20 Magical life Lessons we Learned from 'Harry Potter'
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An unlikely trio, to begin with, Harry, Ron, and Hermione proved time and time again that real friendship forges an unbreakable bond. Together they managed to face Dementors and Death Eaters, Dolores Umbridge and Horcruxes. Not to mention the truly horrifying pitfalls of teenage life: relationship problems, jealousy, and school exams. With true friends, it doesn’t matter if you argue over a possibly jinxed new broomstick or accidentally swallow a love potion because, at the end of the day, they’ll always have your back.
Hogwarts had plenty of amazing teachers who put their students' needs and safety first. And just like their real-world counterparts, we're sure they never made enough galleons, sickles, and knuts to compensate them for all their hard work. "Harry Potter and the Sorcerer's Stone" brought magic to the big screen in 2001.Warner Bros.
Whether it was as simple as saying a frightful name to take away its power or facing one giant spider — and a thousand little ones — confronting fears proved powerful in the Potterverse.
Harry had one flaw throughout every story: His first instinct when facing danger was to face it alone. But along the way, he always found out that a little help from his teachers, the groundskeeper, and the headmaster — and a whole lot of help from his friends — was the only way to win.
From the first story to the last, Harry learned powerful lessons about people he thought he knew. For instance, Professor Quirrell seemed like a well-meaning member of the faculty, until Harry discovered the dark (lord) secret he kept under wraps. And despite seven years of doubting Professor Snape's motives, Harry learned the potions master was fighting for him all along.
When faced with a mirror that brought one's ultimate fantasies into focus, Dumbledore told Harry: "It does not do to dwell on dreams and forget to live."
Gilderoy Lockhart boasted about his brave feats in "Chamber of Secrets," but it was all a bunch of hot air. Want to see real bravery? Check out quiet Neville Longbottom, who mustered up the courage to stand up to his friends in the beginning and to help take down big bad Voldemort in the end.
"Don't pity the dead," Dumbledore — or Harry's idea of the late headmaster — said in the final film. "Pity the living, and above all, all those who live without love."
Harry's bank vault was filled with mounds of gold galleons, while his best friend, Ron, barely scraped by. But Ron had family, and Harry considered him much richer for it.
"Indifference and neglect often do much more damage than outright dislike," Dumbledore warned in "Order of the Phoenix."
So many of the best lessons are in Dumbledore's words, including his words about where wisdom is often found: "Age is foolish and forgetful when it underestimates youth."
Luna Lovegood was roundly mocked for being fanciful and just plain out-there — even Hermione accidentally called her "Loony" once — but she was also a faithful friend to Harry and a worthy member of Dumbledore's Army.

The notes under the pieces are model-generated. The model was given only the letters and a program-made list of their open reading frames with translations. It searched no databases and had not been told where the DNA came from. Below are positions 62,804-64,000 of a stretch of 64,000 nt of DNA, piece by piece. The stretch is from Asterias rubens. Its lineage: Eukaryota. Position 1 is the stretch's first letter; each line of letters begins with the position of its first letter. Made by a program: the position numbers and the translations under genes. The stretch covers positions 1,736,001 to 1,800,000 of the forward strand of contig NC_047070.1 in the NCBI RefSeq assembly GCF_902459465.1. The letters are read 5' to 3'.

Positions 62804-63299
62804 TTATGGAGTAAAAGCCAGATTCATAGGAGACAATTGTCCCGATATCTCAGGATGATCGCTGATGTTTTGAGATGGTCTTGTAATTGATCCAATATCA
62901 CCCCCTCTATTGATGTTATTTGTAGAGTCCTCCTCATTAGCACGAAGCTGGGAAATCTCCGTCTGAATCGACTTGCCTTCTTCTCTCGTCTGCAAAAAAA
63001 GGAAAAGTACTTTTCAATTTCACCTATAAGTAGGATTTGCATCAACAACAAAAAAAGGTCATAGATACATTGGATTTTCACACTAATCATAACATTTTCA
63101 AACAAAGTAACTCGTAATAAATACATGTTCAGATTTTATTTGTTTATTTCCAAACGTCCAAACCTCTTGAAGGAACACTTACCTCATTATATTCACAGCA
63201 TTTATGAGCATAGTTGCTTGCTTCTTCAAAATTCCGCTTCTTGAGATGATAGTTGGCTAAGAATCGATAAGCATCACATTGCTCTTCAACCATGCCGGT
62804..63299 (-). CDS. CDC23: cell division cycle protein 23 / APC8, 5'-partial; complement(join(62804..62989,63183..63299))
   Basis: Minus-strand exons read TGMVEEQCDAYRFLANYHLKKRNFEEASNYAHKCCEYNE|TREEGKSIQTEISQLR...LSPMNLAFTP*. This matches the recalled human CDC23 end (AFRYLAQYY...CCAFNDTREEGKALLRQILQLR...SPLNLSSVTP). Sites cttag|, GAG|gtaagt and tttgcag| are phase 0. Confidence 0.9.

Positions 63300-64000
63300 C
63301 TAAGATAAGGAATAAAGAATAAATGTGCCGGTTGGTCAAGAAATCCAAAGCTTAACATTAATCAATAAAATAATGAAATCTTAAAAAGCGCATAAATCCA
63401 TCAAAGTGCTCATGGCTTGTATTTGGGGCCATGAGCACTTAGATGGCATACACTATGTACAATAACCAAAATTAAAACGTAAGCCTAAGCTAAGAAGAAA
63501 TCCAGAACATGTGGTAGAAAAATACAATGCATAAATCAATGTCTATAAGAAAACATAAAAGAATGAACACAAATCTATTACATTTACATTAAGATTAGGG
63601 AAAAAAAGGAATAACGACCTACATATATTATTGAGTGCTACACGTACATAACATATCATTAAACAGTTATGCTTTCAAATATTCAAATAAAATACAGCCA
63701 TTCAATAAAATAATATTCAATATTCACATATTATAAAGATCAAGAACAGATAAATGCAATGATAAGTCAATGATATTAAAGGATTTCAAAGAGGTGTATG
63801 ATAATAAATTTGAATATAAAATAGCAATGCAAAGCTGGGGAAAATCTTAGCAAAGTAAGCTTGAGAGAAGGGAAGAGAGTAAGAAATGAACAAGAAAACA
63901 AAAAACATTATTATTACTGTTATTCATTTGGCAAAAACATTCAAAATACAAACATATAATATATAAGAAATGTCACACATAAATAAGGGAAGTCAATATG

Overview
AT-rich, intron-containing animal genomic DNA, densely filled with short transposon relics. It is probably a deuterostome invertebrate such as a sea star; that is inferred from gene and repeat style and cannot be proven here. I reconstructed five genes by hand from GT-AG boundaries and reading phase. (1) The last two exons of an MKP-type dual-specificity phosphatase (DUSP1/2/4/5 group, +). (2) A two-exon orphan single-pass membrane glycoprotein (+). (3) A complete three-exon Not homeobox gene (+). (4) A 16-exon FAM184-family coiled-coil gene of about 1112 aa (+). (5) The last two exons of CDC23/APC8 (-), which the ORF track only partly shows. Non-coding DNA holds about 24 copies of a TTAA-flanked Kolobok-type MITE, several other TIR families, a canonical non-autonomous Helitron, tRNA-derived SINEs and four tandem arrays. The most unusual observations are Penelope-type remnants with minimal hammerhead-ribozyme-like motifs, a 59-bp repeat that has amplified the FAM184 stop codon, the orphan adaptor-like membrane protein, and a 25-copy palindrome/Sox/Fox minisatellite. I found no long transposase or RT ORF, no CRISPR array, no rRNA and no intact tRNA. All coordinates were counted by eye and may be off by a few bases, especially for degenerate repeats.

Sirius Black said it best in "Goblet of Fire": “If you want to know what a man’s like, take a good look at how he treats his inferiors, not his equals."
Harry's mother died defending him, but her love lived on — and continued to protect him long after she was gone.
We may not have wands (or at least ones that work), but we have friends — and that's the most powerful force in the whole Wizarding World.
Harry had to summon up all his courage when he sought out Voldemort in the Forbidden Forest, but that wasn’t the only kind of bravery we saw throughout the books. Whether you stand up to your friends because they’re breaking the rules, like Neville did, or take a leaf out of Hermione’s book and fight for what you believe in (even if nobody else took S.P.E.W. seriously), these were all demonstrations of courage and fortitude.
The old saying ‘never judge a book by its cover has been trotted out hundreds of times and yet all too often we don’t really appreciate its meaning. Making a snap judgment about someone is a risky business, as these books have shown us. A towering half-giant could turn out to be a loyal, kind, and gentle friend while a stuttering, nervous teacher may be harboring Voldemort in his turban. A dark, bitter Potions master may sacrifice everything to right a wrong for the love of his life, and even a paragon of wisdom like Dumbledore could have a complicated past. People aren’t always what they seem
It’s sad but it’s true. Just as Harry and Cho, Lavender and Ron, and Lily and Snape showed us, sometimes things don’t work out the way we’d like them to. You might suffer a broken heart through unrequited love, or lose those you love most, but the books also show us that life goes on. People recover and forge ahead and even death isn’t something to be feared; it is, as Dumbledore so eloquently said, ‘but the next great adventure’.
Love is a strong theme throughout the books; if you love someone completely it can never be undone. Lily’s love for Harry granted him protection and Snape’s love for Lily shaped his path after her death. True love lasts forever. Just because a person dies doesn’t mean our love for them does; a comforting lesson we can take heart in.
Harry may have inherited a whole vault of gold from his parents, but it couldn’t buy him the thing he perhaps yearned for the most: the family that was lost to him. On the flip side of the coin, Ron had grown up wearing and using hand-me-downs in a household that was constantly worrying about costs, but his home was full of love and life. He may have been jealous of Harry’s status and wealth, but Harry envied Ron’s big family and happy home. It just goes to show at the end of the day, money isn’t everything.
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